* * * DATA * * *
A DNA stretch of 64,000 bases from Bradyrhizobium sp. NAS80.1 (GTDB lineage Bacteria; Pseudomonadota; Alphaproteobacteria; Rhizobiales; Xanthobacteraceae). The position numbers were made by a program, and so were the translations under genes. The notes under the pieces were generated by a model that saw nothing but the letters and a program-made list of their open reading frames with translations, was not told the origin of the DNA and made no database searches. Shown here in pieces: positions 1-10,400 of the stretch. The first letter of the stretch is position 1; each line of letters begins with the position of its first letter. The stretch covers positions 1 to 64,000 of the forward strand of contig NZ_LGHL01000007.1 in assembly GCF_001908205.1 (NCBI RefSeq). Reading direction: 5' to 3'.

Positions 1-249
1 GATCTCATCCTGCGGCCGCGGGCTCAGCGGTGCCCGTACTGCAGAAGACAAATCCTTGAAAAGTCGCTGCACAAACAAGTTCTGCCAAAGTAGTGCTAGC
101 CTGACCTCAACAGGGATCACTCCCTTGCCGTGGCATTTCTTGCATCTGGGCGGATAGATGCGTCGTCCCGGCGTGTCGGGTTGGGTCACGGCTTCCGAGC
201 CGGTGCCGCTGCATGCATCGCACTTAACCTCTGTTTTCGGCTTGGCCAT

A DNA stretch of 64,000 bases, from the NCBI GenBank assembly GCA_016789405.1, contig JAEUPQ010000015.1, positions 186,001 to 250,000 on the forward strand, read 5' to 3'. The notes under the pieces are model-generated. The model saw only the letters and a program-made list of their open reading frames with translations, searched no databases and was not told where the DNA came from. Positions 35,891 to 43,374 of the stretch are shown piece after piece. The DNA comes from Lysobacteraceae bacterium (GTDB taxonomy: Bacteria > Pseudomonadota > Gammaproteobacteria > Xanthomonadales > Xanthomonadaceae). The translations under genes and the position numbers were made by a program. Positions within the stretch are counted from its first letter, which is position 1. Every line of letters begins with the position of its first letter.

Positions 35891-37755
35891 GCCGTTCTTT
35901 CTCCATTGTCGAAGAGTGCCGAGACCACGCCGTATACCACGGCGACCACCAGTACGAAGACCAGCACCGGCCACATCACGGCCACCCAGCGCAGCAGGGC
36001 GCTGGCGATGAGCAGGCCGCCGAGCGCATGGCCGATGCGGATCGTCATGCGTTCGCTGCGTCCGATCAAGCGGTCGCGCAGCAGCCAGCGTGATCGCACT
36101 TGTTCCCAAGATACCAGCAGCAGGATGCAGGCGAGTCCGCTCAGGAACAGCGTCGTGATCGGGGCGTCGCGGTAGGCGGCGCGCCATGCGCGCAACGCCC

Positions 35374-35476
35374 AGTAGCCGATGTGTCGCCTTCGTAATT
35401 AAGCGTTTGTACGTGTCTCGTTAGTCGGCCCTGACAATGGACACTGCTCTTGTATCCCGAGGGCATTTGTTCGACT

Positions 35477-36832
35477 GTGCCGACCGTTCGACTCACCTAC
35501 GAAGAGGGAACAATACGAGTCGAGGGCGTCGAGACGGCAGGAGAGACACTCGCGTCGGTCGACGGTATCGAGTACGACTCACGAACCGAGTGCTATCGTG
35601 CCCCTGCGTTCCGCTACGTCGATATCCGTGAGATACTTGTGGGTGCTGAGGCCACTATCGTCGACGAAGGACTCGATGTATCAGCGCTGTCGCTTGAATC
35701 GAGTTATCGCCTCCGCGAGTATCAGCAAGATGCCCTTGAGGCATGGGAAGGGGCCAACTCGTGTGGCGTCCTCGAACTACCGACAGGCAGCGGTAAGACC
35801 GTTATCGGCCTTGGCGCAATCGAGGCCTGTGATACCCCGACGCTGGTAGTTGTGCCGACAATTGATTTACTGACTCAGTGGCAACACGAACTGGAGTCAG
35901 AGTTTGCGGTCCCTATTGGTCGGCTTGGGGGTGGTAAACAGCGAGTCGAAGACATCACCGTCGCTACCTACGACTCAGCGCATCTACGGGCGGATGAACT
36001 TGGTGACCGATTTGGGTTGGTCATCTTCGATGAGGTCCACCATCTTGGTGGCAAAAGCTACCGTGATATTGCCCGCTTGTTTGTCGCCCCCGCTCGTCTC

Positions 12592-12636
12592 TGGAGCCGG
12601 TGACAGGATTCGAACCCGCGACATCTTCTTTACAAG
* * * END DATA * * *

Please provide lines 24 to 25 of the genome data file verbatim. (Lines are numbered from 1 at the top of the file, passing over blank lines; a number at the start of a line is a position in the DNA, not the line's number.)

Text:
12592 TGGAGCCGG
12601 TGACAGGATTCGAACCCGCGACATCTTCTTTACAAG